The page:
Fifth, a significant drop in hydrocarbon demand because of industrial factory shutdowns. This has happened already. Wood Mackenzie, in early February, reported that in China, factory shutdowns had caused a demand loss of 2 Bcm of LNG, and it estimates this figure might increase to between 6 Bcm and 14 Bcm for the year. Warren Pies of Ned Davis Research, Inc., said China had reduced oil demand by 2-3 MMbpd, and that the virus will be a “black swan” scenario for global energy markets. This reduced demand will impact E&P activities in Asia and beyond.

Adding to this, BHP hypothesizes in a worst-case scenario that some types of hydrocarbon consumption might be lost permanently as a result of the virus spreading significantly.

Sixth, upstream and downstream project delays or shutdowns. Regarding downstream projects, Woodside says COVID-19-driven demand and lowered price issues, alone, have hurt its gargantuan Scarborough LNG project. Specifically, Woodside had aimed, in early 2020, to both sell a stake in this project and secure long-term sales contracts from Scarborough’s production, to raise money to help with ongoing construction costs. All that is in jeopardy now.

Regarding upstream projects, there have been no reported delays or shutdowns, but the TAQA case in the North Sea should serve as a warning. For example, Jadestone Energy is poised, as of March, to begin development of the Nam Du and U Minh offshore gas fields in Vietnam. Jadestone’s current plan, regarding transportation, installation work, and acquiring a drilling rig, is all scheduled to be secured by contract awards during second-quarter 2020. First gas at Nam Du and U Minh is scheduled for late 2021. A wider spreading of COVID-19 will likely impact such timelines. Likewise, Jadestone’s CAPEX for this and other near-term projects, which is in the $160-190-million range, would be impacted by a harder-hitting COVID-19.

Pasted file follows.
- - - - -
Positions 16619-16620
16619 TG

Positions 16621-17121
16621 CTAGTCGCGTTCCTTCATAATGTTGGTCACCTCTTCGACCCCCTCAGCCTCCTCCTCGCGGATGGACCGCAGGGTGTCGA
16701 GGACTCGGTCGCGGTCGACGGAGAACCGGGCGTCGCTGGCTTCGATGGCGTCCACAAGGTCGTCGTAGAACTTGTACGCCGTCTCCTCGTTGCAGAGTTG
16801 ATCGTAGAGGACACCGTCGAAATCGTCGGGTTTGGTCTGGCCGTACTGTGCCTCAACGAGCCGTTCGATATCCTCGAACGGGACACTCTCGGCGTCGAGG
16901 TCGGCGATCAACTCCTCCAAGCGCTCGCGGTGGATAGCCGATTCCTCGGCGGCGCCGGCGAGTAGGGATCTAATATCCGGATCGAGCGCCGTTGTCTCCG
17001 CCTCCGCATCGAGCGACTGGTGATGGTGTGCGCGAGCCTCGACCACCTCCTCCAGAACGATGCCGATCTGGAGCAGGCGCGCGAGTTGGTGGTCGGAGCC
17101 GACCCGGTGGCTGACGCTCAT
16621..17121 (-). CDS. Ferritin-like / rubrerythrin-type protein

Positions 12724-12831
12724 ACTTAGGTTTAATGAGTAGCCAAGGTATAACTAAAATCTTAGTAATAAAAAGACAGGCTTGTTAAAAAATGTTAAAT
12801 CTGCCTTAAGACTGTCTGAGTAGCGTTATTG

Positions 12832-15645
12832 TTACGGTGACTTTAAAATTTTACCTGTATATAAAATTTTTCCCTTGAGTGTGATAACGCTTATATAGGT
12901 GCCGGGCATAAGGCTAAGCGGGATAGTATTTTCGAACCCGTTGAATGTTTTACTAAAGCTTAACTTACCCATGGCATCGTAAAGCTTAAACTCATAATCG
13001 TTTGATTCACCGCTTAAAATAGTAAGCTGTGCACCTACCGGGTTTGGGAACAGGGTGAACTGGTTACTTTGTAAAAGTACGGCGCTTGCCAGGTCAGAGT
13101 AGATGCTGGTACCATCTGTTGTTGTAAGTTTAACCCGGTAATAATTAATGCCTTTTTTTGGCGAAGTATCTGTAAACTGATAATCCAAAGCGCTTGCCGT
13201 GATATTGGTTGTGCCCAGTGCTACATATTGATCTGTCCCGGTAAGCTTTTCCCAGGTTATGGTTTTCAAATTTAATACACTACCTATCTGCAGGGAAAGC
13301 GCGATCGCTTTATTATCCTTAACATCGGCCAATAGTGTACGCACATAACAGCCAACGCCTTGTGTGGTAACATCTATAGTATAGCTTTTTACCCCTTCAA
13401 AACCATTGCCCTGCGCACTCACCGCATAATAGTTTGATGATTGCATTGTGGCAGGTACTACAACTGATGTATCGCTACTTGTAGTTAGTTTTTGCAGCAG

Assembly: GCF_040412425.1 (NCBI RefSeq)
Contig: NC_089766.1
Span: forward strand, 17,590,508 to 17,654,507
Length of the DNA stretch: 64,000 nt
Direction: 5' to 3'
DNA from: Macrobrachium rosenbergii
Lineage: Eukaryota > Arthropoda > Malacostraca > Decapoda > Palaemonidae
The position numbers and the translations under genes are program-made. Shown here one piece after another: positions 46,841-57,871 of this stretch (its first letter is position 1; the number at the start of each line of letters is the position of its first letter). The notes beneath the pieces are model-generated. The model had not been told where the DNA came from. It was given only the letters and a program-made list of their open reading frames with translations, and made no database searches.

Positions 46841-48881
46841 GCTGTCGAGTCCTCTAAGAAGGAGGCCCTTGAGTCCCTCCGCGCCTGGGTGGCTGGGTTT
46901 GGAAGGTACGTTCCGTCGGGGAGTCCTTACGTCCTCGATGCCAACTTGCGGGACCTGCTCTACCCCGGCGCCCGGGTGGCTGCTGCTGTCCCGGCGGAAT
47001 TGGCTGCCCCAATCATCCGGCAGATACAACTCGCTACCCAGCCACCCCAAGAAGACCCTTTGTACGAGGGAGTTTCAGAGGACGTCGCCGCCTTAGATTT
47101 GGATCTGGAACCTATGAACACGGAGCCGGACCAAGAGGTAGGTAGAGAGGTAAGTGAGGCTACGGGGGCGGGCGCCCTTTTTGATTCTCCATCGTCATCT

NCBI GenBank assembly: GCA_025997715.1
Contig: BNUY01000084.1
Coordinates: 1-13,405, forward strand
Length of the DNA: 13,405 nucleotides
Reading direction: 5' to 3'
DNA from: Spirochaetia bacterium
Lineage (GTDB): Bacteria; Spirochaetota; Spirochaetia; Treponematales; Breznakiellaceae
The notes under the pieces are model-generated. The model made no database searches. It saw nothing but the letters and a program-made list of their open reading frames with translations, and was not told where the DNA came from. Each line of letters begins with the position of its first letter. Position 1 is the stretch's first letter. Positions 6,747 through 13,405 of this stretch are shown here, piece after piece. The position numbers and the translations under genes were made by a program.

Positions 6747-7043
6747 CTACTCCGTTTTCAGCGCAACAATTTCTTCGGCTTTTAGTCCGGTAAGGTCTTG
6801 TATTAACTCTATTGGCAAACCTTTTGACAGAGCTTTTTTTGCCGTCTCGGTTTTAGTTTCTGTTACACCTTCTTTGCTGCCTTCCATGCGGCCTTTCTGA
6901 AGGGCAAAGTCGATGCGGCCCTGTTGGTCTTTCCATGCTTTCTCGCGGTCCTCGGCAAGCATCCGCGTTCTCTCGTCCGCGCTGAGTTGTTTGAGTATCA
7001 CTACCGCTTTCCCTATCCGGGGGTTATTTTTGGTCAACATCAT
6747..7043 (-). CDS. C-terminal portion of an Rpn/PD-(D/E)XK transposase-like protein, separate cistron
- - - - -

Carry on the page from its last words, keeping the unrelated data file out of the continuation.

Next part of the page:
Seventh, finding other buyers for canceled or diverted cargoes. This is in the planning phase, at least in Indonesia. SKK Migas says if shipments to certain countries were canceled, they would aim to sell to domestic customers. This would impact profits and timelines, as the price of hydrocarbons falls from lack of demand, and as delays occur, working out the price and storage for hydrocarbons by alternate customers.

Eighth, platform shortages. This is poised to happen in Asia, if COVID-19 intensifies. Rystad Energy hypothesizes that if the virus gets worse in Asia, then offshore rigs and FSO vessel production would be at risk. Rystad says out of 28 of these types of vessels that are under construction, 22 are being built in Singapore, China and South Korea.

The risks here are potentially massive, and the situation requires daily monitoring. Contingency plans regarding bad and worst-case scenarios need to be sketched out, regarding up and downstream operations, plus related financing and profit margin issues.

The Authors ///

Jeff Moore runs Muir Analytics, a risk consulting firm specializing in deciphering threats in conflict zones. He is author of the book, Spies for Nimitz, which depicts America’s first modern intelligence agency. He holds a PhD from the University of Exeter in the UK.